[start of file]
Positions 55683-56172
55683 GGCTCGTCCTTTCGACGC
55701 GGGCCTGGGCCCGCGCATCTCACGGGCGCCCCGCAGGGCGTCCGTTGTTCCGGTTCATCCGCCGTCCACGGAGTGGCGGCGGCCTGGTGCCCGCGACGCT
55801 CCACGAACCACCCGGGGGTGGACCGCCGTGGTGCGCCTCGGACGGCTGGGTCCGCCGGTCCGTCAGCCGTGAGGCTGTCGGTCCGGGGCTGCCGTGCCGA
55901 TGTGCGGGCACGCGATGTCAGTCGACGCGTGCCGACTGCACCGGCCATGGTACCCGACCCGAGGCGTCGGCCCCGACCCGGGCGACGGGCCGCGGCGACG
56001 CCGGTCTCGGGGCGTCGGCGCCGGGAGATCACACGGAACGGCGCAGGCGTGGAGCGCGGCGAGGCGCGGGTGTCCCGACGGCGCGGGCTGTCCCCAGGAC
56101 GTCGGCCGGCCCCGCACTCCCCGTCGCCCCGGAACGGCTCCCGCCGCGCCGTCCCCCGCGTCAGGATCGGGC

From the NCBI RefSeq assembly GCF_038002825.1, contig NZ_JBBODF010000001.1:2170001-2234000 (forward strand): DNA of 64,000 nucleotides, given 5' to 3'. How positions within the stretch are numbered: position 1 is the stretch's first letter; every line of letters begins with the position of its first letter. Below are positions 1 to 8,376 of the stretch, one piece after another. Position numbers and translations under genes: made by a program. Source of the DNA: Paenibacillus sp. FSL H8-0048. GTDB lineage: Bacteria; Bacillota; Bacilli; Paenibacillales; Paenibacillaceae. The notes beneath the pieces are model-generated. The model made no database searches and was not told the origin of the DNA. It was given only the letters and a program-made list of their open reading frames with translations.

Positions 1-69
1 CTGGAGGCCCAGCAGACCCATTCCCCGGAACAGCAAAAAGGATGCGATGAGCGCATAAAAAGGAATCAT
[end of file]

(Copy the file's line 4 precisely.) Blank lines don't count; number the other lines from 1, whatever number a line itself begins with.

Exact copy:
55801 CCACGAACCACCCGGGGGTGGACCGCCGTGGTGCGCCTCGGACGGCTGGGTCCGCCGGTCCGTCAGCCGTGAGGCTGTCGGTCCGGGGCTGCCGTGCCGA